Kudos to everyone involved, and I look forward to continuing to help as Feisty moves through beta to gold.

Create an ISO with this simple bash script

I found a lot of information on the web about creating an ISO using command-line so I wrote a bash script to make things easier.

The main reason I wrote this is I have Ubuntu left at the default behavior of automatically mounting my CD-Rom drive and the drive cannot be mounted for this process.

Like my VPN script I put the bash file (named createiso) with executable permissions
a folder in my path file, /home/bin for me which defaults as a user path
in Ubuntu. Here is the bash file.

sudo umount /dev/hdc
echo -n "What do you want to name the iso (use .iso ext): "
read -e ISONAME
dd if=/dev/hdc of=/home/[userdir]/$ISONAME
sudo mount /dev/hdc /media/cdrom0

Make sure you change [userdir] to your directory (or change completely) and the /dev/hdc and /media/cdrom0 are correct for you. I found this by reviewing my /etc/fstab you can simply run "gedit /etc/fstab" from console (without the sudo you can't screw anything up).

To use run "createiso" from the console and it will prompt you to name the ISO. Make sure you use the .iso extension.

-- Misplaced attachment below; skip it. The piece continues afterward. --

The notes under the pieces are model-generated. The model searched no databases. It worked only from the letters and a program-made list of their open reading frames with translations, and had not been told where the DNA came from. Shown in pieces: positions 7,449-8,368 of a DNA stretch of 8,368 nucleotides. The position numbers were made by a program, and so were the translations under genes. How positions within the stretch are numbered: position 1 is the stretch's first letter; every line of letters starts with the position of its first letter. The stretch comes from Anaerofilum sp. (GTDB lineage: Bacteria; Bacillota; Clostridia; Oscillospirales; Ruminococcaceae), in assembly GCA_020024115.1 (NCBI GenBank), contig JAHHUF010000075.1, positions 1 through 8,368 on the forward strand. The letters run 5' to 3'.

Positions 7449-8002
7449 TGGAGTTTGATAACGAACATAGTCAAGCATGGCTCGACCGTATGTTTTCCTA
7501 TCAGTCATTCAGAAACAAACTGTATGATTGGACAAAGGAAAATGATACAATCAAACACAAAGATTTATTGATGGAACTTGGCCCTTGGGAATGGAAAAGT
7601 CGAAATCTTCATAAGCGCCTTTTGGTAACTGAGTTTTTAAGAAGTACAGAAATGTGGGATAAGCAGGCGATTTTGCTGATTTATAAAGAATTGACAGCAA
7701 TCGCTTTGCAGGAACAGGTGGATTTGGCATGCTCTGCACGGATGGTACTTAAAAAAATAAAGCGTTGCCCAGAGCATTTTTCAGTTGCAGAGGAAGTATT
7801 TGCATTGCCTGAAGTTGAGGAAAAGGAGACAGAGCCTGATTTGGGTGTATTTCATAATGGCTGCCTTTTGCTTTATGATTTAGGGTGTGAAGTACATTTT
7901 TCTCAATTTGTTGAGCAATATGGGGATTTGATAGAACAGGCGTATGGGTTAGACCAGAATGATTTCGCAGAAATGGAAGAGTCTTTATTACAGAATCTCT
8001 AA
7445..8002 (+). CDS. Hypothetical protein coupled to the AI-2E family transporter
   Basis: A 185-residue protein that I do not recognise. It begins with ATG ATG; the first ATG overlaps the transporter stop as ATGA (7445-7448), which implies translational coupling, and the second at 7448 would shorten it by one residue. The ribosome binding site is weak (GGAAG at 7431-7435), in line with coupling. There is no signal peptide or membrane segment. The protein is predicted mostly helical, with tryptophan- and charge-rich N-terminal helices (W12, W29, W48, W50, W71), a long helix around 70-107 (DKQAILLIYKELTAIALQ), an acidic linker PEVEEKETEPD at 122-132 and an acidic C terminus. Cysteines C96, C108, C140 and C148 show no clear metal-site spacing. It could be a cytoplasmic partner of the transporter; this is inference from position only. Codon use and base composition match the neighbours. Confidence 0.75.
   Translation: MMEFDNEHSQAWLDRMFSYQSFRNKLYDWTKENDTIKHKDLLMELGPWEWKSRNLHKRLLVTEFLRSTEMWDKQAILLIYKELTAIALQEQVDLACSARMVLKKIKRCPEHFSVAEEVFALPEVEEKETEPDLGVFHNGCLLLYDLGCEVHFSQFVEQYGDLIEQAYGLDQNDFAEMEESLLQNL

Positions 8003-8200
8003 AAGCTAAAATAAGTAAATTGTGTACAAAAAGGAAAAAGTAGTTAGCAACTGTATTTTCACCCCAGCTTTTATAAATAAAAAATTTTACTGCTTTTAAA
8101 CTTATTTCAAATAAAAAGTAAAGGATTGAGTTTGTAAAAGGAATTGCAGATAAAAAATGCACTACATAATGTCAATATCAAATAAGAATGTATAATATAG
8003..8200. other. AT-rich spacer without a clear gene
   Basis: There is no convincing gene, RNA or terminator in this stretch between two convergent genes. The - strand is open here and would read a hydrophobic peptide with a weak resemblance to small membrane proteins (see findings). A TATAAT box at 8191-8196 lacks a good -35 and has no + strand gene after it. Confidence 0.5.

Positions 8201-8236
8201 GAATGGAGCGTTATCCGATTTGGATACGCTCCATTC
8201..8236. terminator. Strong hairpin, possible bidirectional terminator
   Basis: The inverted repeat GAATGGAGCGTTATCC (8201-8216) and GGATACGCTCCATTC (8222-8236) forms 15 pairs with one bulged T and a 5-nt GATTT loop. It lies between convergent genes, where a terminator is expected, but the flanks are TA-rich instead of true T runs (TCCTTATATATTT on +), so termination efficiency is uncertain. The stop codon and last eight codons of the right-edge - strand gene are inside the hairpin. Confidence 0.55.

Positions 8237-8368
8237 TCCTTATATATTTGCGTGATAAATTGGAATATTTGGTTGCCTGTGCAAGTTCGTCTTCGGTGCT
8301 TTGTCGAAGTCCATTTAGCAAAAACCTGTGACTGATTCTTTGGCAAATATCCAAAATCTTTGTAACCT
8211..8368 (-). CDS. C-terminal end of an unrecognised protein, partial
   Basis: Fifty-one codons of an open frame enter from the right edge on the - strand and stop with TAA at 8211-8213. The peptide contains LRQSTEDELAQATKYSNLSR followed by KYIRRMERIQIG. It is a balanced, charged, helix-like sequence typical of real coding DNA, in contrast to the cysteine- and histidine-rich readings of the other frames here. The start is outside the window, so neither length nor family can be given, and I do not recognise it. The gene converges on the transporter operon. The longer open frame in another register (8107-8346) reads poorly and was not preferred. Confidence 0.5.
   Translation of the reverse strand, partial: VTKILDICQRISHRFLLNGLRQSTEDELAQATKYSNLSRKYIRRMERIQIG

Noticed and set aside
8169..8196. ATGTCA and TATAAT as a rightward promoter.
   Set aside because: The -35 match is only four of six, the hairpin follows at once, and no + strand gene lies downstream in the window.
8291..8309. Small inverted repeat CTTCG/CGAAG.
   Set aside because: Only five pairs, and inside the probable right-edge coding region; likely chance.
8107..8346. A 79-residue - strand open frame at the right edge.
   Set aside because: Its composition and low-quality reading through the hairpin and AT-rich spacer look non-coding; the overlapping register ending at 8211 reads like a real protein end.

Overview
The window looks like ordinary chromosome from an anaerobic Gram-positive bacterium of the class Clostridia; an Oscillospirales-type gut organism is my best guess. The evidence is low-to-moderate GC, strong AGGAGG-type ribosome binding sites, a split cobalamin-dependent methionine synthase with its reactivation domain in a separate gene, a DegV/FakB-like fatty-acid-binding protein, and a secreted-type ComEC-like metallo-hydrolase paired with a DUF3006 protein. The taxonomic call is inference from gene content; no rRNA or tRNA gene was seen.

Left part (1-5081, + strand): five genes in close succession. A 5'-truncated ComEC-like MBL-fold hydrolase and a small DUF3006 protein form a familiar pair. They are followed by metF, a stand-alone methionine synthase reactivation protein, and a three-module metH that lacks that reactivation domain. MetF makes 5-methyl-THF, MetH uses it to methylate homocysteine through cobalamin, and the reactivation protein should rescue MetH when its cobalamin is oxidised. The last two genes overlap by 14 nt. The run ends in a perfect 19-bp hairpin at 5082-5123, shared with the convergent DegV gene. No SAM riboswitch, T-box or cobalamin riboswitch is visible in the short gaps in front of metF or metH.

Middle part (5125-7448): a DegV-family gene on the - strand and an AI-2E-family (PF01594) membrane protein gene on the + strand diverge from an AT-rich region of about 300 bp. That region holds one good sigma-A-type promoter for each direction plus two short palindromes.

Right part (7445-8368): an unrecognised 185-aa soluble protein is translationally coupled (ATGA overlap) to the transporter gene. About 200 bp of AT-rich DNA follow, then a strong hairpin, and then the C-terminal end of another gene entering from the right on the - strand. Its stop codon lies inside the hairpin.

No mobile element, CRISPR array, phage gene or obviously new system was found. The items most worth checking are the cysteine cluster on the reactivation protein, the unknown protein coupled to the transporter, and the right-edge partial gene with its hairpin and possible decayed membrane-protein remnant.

Monday, March 26, 2007

Cisco VPN bash script

I wrote a little bash script to allow you to start and stop the service as well as connect and disconnect a little easier. The main reason I had to do this is I didn't want the service running all of the time since I only use it infrequently to connect to my work.

I found a place that has the client as well as instructions for installing the client here

You do need the kernel source to compile this, you can run this command in the console window to download the ones specific for the kernel you are using.

sudo apt-get install build-essential linux-headers-'uname -r'

I then followed the steps in the document with only a minor change. The question "Automatically start the VPN service at boot time [yes]" I of course told it no.

I ended before "Load the VPN client's module into the running kernel:" as that is what my bash script is for.

You need to get the profile for your VPN client, I had a profile for mine that uses a key token. I put the profile in the same directory as the VPN client /etc/opt/cisco-vpnclient and deleted all of the original ones in there.

Finally I put the bash file (named vpn) with executable permissions a folder in my path file /home/bin for me which defaults as a user path in Ubuntu. Here is the bash file.

case $1 in
start) sudo /etc/init.d/vpnclient_init start;;
connect) sudo vpnclient connect [vpn_profile];;
stop) sudo /etc/init.d/vpnclient_init stop;;
dis) sudo vpnclient disconnect;;
*) echo "Only use start, stop, connect and dis";;

Make sure you change [vpn_profile] to your actual profile.

To use just open up your console of choice and type "vpn start" to start the service, "vpn connect" to connect using your profile specified above, "vpn dis" to disconnect, and finally "vpn stop" to stop the service.